02-Oct-2004 -- Since 1st October is the Nigerian Independence Day, we took the chance of the long weekend visiting the northern part of the country: the edge of the Sahel (the fringe of the Sahara). While checking the roadmap, it appeared that we would be close to a confluence point and there was no doubt that we would take the time to visit it.
We took off Friday morning in Abuja in heavy rain going to Kano, passing Kaduna and Zaria on the A2. After Zaria our driver was quite busy swerving many potholes but he managed it well. We made it to Kano and our accommodation at Dantata Life Camp early in the afternoon. Thank you, guys, for your hospitality. There was time left for our first short sightseeing-tour with our guide Yusuf.
Kano is one of the oldest West African Muslim cities, surrounded by a now disintegrated mud wall, pierced by thirteen gates which remained intact. The main gate, the Kofar Mata Gate, leads to the Emir's palace and the Central Mosque.
We started with the Kofar Mata indigo-dye pits, supposedly Africa's oldest and still operational ones, but the traditional dyeing seemed to be kept alive only for the few tourists that make it to this remote place. We continued with the ancient Kurmi Market, a rambling maze of alleyways and stinking lanes full of all kind of commercial activities where we did not take the time to look around for any bargain. We continued to the so-called camel market and strolling around there a thought popped in my mind like "... how many camels... I have blonde hair, etc.?" Well - I must have been either dehydrated or hungry. Anyway, since it was getting close to sunset, we rushed to the steep hill called Dala, about 366 m high. We climbed the stairs and had a breathtaking view (one or the other was still gasping for air) over Kano.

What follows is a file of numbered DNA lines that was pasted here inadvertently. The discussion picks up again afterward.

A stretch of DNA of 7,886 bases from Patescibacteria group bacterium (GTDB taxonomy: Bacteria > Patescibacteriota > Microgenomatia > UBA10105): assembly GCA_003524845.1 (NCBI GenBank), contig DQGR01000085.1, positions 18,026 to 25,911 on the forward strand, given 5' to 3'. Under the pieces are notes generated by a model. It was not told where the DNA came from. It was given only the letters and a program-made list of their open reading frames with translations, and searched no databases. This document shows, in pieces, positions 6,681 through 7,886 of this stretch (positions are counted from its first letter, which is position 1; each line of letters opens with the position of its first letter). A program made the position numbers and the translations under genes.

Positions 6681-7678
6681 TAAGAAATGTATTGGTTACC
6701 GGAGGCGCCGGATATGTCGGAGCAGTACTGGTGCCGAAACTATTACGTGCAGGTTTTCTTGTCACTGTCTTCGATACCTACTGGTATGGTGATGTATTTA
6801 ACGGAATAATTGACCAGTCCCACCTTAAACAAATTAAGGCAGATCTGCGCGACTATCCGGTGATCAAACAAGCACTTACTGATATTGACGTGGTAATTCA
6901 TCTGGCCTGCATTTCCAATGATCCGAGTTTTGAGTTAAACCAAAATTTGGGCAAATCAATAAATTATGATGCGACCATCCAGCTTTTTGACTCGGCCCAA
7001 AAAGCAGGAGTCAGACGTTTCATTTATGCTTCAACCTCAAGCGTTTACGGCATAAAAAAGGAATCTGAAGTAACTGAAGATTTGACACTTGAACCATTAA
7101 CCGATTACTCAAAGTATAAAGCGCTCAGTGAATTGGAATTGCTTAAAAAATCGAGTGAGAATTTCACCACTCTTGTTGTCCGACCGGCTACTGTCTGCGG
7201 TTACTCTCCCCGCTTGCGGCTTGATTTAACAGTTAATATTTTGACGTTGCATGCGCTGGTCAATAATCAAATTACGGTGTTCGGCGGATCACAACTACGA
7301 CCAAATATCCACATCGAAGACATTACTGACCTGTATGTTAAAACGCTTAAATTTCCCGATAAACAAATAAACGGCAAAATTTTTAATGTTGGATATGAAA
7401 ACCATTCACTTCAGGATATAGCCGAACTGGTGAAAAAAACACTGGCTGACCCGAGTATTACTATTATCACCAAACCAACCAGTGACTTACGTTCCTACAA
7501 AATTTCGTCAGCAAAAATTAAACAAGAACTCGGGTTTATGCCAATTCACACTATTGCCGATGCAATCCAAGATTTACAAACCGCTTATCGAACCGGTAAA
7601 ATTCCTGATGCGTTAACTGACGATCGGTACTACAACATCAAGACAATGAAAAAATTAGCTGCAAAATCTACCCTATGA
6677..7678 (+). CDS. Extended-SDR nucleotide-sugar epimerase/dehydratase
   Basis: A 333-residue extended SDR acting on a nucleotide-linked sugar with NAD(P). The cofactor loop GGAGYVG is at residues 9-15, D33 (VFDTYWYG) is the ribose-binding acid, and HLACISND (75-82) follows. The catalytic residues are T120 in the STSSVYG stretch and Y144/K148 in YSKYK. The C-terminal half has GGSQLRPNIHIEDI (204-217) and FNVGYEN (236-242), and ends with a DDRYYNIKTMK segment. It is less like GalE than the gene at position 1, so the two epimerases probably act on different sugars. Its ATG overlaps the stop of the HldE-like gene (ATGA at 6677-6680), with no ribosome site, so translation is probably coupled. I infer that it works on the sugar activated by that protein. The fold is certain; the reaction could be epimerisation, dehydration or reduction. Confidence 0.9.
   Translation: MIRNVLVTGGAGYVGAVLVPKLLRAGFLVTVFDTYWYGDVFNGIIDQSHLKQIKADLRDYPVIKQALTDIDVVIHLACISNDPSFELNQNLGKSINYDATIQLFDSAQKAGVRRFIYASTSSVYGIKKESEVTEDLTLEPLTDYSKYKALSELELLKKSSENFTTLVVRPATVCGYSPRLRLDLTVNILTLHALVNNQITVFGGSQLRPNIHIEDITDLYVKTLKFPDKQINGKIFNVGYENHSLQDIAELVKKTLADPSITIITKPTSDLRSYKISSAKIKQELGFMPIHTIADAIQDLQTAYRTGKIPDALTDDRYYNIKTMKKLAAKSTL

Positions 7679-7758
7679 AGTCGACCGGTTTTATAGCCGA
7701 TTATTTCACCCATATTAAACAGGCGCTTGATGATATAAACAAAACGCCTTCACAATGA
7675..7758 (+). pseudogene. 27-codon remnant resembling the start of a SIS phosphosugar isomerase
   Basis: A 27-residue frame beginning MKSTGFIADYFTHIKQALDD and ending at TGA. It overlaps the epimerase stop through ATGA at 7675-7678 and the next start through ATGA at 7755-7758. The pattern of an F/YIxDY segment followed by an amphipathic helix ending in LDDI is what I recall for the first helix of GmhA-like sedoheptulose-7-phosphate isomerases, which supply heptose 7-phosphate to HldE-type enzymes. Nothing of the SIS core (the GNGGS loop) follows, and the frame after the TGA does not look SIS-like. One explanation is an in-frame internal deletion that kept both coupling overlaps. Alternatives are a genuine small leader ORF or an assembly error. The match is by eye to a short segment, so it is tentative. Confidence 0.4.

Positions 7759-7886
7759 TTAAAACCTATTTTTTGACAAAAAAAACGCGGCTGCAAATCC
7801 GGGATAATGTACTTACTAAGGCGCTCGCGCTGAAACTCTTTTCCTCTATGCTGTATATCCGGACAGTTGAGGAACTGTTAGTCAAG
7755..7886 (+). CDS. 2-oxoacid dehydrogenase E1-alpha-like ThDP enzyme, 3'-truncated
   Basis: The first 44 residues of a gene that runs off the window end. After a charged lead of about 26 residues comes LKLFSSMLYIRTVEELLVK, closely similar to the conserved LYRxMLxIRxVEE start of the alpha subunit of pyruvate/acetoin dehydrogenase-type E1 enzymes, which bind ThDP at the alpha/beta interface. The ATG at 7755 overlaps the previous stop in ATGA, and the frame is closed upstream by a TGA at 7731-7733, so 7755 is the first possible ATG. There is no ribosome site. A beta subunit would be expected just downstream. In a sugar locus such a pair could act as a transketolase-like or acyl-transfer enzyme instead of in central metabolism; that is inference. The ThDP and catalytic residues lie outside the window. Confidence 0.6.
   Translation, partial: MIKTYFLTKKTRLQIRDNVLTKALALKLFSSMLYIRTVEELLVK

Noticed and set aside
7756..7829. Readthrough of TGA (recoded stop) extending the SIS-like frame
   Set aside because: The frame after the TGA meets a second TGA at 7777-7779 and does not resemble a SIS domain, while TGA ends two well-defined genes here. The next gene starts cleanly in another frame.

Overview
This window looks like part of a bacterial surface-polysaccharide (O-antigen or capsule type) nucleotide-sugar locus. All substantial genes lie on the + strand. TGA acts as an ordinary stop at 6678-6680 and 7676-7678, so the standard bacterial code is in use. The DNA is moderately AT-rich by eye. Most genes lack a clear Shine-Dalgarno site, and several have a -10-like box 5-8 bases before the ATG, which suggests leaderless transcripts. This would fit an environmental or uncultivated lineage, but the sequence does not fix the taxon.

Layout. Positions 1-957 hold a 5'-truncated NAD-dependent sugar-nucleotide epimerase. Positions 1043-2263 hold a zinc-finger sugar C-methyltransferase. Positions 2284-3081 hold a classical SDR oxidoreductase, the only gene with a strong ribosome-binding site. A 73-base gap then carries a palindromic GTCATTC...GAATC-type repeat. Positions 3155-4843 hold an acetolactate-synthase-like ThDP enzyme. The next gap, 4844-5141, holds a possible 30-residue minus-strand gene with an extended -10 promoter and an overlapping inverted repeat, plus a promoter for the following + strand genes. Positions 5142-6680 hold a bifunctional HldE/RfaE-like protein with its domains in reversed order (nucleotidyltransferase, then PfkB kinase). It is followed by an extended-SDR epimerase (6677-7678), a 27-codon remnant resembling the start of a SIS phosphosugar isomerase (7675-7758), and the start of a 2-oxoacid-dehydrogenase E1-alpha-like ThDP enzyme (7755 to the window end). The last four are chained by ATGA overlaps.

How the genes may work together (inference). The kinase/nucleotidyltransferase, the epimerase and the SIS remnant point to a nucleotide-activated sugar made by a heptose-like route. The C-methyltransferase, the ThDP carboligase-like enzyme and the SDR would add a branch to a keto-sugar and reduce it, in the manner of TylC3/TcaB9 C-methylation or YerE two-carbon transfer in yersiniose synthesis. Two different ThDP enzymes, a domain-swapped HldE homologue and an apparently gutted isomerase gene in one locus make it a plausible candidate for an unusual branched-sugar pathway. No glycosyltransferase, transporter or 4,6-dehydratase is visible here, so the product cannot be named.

Impressed and hungry we plunged into town for dinner, or should I say, we tried. Since Kano is the city of roundabouts and the given direction "three times straight" is not that easy to follow in these roundabouts, our driver got lost, and not only once. We kept calm and managed this challenge together successfully and arrived at the restaurant we were looking for (I will not tell you where, since I don't find it recommendable). Somehow, we made it back (remember the roundabouts) to Dantata Life Camp and got a good night's rest.
Saturday morning after breakfast, we were leaving Kano with our guide Sarki heading towards Daura near the border to Niger on the A2. Our plans were to visit Daura and on the way to Katsina having a stop for the confluence visit. The A2 is a well-kept road and the travel was smooth.
Daura is amongst the seven oldest Haussa city-states, as well as Katsina and Kano. Tradition ascribes the origin of the Haussa population to be based on the marriage of Bayajida or Abuyazidu of Baghdad to the queen of Daura after slaying a giant snake, which occupied the town's only well and terrorised the townspeople. The seven children of this marriage are said to have been the founders of the Haussa states.
We visited this legendary well, which still carries cool and fresh water. A small house is built around it now and you need the key-keeper to let you in. Sarki our guide had two bottles filled with the "blessed" water and off we went again. There is not really much more to say about it.
Finally, we were on the way to the Confluence now. Roland had managed to find a topo map, showing that we have to get off the road going into the bush, most likely just on a track, a few kilometres ahead of the village Mashi. Luckily, it hadn't rained the past three weeks; otherwise, we would have never made it with the car we came in.
The GPS was already set, and at 2.3 km to go I saw the track leaving the street to the right. As expected, Roland did not believe me and we kept on driving towards Mashi. In Mashi we took a turnoff into the bush but the GPS pointed out that it was the wrong way, which led us back to the street. After passing the track again that I had seen before, I was able to convince Roland and our driver to give it a try. And what shall I say? We were closing in on our objective and eventually were less than 300 m away. We left the car behind, Roland was all excited now and walked through fields of groundnuts, millet and "Karkade" (hibiscus) and reached the spot with the "zero-lines" in the middle of one of these fields at around noon. Congratulations! After taking photos and climbing around a bit, we went back to the car and continued our journey.